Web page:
There was Angel’s auto repair, Angel’s grocery and Angel’s tire shop, one after another, grocery in the middle on the corner, Angel wrapping around the corner, controlling one end of the block.
The grocery had two coolers stocked with grape soda cans and such, but they weren’t plugged in. Large aluminum spaghetti colanders were stacked on top of the coolers next to cowboy hats.
A white shelf ran down the center of the store, on the far side a weight bench was set up, and some clothes, not looking for sale, were draped across it. The shelves were stocked with religious icons of the catholic persuasion, and napkins, and odd flea market scraps.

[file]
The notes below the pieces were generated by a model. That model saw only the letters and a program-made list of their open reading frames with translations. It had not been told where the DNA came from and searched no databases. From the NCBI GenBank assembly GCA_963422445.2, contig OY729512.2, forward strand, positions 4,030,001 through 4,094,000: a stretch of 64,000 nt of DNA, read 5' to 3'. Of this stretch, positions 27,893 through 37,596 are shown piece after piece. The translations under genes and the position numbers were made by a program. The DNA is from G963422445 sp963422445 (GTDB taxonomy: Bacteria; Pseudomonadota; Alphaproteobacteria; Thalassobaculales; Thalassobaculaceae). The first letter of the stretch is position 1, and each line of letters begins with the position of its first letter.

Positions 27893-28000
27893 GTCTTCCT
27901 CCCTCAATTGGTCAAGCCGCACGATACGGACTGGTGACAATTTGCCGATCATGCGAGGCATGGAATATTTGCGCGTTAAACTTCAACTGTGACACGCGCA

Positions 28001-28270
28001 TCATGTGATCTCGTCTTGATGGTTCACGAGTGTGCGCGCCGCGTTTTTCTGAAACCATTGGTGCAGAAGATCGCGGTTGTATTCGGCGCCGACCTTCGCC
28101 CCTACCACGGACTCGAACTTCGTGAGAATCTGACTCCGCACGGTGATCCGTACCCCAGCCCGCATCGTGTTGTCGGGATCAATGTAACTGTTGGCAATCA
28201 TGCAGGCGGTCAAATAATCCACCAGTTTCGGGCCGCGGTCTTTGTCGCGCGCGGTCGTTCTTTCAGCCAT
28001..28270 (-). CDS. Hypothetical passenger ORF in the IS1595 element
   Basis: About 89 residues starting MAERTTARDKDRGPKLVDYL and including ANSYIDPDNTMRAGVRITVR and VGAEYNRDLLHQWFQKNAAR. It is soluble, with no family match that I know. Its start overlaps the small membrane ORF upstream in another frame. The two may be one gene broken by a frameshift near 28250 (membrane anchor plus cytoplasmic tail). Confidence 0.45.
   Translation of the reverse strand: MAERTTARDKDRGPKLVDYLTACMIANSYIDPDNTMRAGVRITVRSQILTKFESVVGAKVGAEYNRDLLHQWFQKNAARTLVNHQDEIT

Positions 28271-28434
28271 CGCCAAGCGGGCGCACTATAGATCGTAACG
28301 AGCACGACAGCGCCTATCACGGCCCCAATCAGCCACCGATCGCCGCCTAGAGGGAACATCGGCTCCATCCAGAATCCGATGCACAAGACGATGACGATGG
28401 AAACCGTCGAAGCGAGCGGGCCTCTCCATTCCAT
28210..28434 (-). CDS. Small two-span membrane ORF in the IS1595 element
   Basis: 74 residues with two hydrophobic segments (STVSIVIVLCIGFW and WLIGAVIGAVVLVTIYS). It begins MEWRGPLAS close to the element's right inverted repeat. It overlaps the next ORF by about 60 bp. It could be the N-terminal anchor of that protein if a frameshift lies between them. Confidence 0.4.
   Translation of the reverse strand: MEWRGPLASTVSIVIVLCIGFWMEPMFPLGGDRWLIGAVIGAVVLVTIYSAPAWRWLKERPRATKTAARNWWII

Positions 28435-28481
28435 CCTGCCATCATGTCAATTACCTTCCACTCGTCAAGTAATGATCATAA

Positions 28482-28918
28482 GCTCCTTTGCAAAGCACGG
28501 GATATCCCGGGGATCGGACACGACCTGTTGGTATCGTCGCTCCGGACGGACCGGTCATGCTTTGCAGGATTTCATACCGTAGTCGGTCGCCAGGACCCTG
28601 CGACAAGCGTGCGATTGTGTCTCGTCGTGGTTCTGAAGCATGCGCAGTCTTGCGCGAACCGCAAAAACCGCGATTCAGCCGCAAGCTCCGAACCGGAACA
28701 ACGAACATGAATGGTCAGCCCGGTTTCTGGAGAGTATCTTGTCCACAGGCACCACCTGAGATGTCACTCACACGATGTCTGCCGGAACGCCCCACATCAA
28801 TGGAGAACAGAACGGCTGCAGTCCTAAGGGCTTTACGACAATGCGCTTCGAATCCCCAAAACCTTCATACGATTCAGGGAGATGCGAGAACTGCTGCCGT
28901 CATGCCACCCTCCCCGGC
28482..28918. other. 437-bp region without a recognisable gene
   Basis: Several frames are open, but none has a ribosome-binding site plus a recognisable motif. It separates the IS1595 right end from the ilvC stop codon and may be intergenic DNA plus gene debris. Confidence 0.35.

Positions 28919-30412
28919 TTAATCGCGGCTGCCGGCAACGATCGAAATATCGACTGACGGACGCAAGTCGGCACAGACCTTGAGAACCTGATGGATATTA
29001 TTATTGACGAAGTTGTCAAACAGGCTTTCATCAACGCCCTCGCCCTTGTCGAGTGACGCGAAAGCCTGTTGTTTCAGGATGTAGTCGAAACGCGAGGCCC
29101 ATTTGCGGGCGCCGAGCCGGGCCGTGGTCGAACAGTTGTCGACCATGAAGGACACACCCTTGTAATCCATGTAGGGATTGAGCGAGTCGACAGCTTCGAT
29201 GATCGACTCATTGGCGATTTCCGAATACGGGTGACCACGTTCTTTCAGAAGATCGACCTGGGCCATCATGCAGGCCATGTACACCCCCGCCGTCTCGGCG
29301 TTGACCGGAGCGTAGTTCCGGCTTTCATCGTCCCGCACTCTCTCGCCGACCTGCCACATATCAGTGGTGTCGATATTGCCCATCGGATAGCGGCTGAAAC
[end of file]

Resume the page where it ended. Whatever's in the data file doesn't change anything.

It’s a place like this that makes me realize how precious space is in San Francisco, where every inch has to produce income, retail square footage is so costly turn over must be constant.
That leaves no room for the seldom used, the misunderstood, the lost. A dusty corner is left for an elderly man in a rent controlled unit on the edge of town by the transfer station, but that’s about it.